The suit has likely damaged an extremely profitable 25-year creative partnership (the Ocean's series, Charlie and the Chocolate Factory and Joker are just some of the well-known properties shared through the partnership) between the companies, with Village Roadshow also claiming that it is being shut out of future Warner Bros. projects that Village Roadshow shares intellectual property rights to, such as an upcoming Wonka film.
Regardless of the outcome of the lawsuit, which may still be sent to arbitration, a major production company filing a suit against its long-time creative partner demonstrates how major entertainment companies are being forced to reckon with a changing theatrical and distribution landscape. Given the ever-increasing demand for streaming material and lingering public hesitance around congregating in populated cinemas, traditional box office receipts as metrics of financial returns on productions is clearly under challenge.
This is just another aspect in the theatrical vs streaming saga that has loomed larger and larger over the film industry, and is something that all creators, producers, actors and distributors may be forced to come to terms with, no matter the outcome of the lawsuit.
Recently, streaming service Netflix announced its 2021 total revenue as more than USD$29 billion, surpassing the global box office market for all films, which totalled USD$23.1 billion. This suggests that the demand for streaming content has already surpassed that of "box office" draw, and that the interests of producers and rights holders may no longer be to develop their intellectual property with a theatrical release as the primary objective.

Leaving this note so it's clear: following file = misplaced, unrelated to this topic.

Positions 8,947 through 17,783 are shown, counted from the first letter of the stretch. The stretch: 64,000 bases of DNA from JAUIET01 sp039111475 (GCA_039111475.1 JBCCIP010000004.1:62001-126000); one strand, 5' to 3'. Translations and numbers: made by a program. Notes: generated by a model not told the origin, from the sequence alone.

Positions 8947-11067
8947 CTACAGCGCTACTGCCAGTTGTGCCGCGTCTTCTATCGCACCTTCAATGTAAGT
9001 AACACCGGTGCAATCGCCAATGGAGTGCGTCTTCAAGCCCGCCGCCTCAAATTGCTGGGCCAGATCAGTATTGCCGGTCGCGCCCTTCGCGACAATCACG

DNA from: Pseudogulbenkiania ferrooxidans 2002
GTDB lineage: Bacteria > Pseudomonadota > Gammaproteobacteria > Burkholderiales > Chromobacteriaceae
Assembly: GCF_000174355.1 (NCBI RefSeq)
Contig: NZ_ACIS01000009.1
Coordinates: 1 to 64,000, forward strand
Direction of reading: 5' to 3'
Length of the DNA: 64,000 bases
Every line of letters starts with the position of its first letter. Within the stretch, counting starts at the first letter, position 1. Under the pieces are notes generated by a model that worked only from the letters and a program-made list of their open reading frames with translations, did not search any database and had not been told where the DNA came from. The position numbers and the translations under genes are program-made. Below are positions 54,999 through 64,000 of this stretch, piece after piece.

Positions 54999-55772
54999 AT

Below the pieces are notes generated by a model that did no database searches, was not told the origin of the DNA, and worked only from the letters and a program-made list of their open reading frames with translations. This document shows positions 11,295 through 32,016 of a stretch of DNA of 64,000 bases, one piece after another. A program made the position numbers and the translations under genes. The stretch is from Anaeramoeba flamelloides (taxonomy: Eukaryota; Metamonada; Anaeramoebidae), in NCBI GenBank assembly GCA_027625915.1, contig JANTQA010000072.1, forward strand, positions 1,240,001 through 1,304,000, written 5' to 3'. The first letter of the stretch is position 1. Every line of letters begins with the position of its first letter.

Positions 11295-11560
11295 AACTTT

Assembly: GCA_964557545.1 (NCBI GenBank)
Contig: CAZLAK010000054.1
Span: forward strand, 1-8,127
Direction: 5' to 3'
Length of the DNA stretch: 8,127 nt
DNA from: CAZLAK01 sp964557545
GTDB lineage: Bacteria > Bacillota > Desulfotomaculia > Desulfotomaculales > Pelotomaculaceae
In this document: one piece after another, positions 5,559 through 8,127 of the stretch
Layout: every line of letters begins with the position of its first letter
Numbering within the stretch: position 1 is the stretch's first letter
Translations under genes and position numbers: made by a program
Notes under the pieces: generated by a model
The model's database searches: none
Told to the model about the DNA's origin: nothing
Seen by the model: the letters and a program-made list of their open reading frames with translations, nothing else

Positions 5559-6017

Facing the music: Some lessons from music streaming
While the film industry is grappling with the changes brought about by the proliferation of streaming, a similar phenomenon has already occurred in the music industry.
Ryan McWhinnie, senior director of business and legal affairs at Merlin ─ a global digital licensing agency for the independent (i.e. non-major record label) music community ─ said of the similarities in the music business:
"Our industry has gone through an enormous transformation over the last 15-20 years following the arrival of digital music – initially by largely unlicensed peer-to-peer services like Napster and Kazaa, and subsequently by licensed streaming services like Spotify and Apple Music.”
“The music industry had to change how it monetised content and needed to embrace the move from an ownership model, being the sale of physical CDs, to an access model, whereby revenues are largely generated from accessing content via streaming services.”